As previously mentioned, 2021 marked one of the best years for real estate in recent memory. After the coronavirus pandemic stifled home sales throughout the country, the real estate market rebounded at a quicker pace than anticipated.
However, the real estate market still deals with longstanding housing inventory challenges. In addition, rising home prices and mortgage rates produce a barrier to entry for prospective first-time home buyers.
Median Prices Soar for Existing and New Homes
Existing home sales unexpectedly declined in December 2021. However, that decline was short-lived as sales of existing homes soared 7% in January 2022. As a result, existing home sales well exceeded their consensus forecast. Additionally, the median existing-home price jumped 15% higher compared to January 2021. Currently, the median existing-home price sits at $350,300.
On the other hand, sales of new homes declined 5% in January 2021. In doing so, they fell to an annualized rate of 806,000. Having said that, this statistic came close to the consensus forecast. In January 2021, new home sales hit their peak. At a rate of 993,000 units, new home sales also achieved their highest level since 2006. Despite the slight decline in sales, the median new home price skyrocketed 13% higher than last year. In conclusion, the median new-home price is at $423,300.
Housing Inventory Falls to Record-Low Level
While the real estate sales data came out favorably overall, housing inventory presents an ongoing barrier to better sales numbers. in the present-day, the backlog of new homes approved for construction but not yet started soared to a record high of 26%. Analysts attribute the construction delays to higher prices and shortages for key inputs. Key inputs include materials, such as lumber and appliances restrained the pace of building.
Having said that, the housing inventory situation continues to worsen. In January 2022, housing inventory levels plummeted 17% from a year ago. concurrently, housing inventory hovers at just a 1.6-month supply nationally. Notably, housing inventory falls well below the 6-month supply. Not only is this well below the margin for a healthy balance between buyers and sellers, it is also represents a record-low level.
Building Permits Surprisingly Beat Their Consensus Forecast
With the shortage of available homes in many areas, investors closely watch the monthly reports on housing starts. The most recent data displayed mixed results. In January 2022, housing starts unexpectedly declined 4% from December 2021.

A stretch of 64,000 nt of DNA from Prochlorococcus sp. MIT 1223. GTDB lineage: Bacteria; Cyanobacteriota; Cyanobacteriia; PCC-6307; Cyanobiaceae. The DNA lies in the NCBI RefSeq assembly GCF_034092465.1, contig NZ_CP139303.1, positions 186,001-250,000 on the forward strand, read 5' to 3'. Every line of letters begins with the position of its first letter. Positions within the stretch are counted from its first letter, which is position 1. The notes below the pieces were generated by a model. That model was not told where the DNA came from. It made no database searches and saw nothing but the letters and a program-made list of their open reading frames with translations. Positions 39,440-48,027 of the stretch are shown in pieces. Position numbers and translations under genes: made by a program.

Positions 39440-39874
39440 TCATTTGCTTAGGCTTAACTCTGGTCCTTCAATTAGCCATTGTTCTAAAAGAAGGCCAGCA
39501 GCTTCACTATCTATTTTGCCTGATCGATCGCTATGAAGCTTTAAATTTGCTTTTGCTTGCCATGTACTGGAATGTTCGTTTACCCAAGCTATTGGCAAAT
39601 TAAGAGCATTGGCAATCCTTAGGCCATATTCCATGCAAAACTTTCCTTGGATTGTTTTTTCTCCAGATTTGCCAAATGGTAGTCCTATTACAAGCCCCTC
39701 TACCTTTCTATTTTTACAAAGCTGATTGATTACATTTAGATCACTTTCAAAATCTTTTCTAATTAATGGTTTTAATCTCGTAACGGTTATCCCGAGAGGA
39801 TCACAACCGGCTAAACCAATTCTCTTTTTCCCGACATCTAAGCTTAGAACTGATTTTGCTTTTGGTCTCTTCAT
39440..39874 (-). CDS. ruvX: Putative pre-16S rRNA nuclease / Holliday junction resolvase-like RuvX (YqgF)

Meanwhile, building permits surprisingly beat their consensus forecast. Thus, building permits climbed to their highest number since 2006. Although building permits are indicative of future real estate activity, higher prices and shortages for land, materials, and skilled labor bar faster home construction.
Focusing on the Real Estate Market in March 2022
While the February 2022 reporting presented somewhat of a mixed bag for the real estate market, other issues remain on the table. Recently, Russia’s invasion of Ukraine flooded global headlines and leaves much uncertainty for economic conditions.
More so, the Federal Reserve still intends to stall the rapid rise of inflation. In March, investors anticipate an increase to the federal funds rate.
To learn how February 2022’s real estate news affects Chicagoland closings, get in touch with one of the title and escrow specialists at Plymouth Title Guaranty Corporation.
Information accredited to MBSQuoteline.
Please note: The safety of our staff and clients is our highest priority. Effective immediately, Plymouth Title Guaranty Corp. will be taking the following precautions to limit the spread of the COVID-19 virus:
All purchase transactions need to take place at a Plymouth Title Guaranty Corp. closing office.
- If a party to the closing is not feeling well, please contact your closer before the closing so appropriate precautions can be taken.
- We ask visitors to utilize the restroom in our building upon arrival to thoroughly wash their hands before entering our office.
- Only individuals required to sign and/or deliver documents at closings will be allowed in our office. Specifically, closings will be limited to borrower(s), seller(s), agents, and lenders.
- All pens used in the closing will be given to the client after use.
- All closing rooms will be cleaned and disinfected in-between each closing.
- Those picking up checks at our office will be instructed to call our main line and request to speak to a staff member who will plan for delivery to the lobby or parking lot of our office.
- All staff will refrain from shaking hands before or after closings and ask clients to do the same.
Please be advised that our staffing may be impacted during this unprecedented event. While we are committed to continuing to provide outstanding service, we ask for your patience in the face of this pandemic.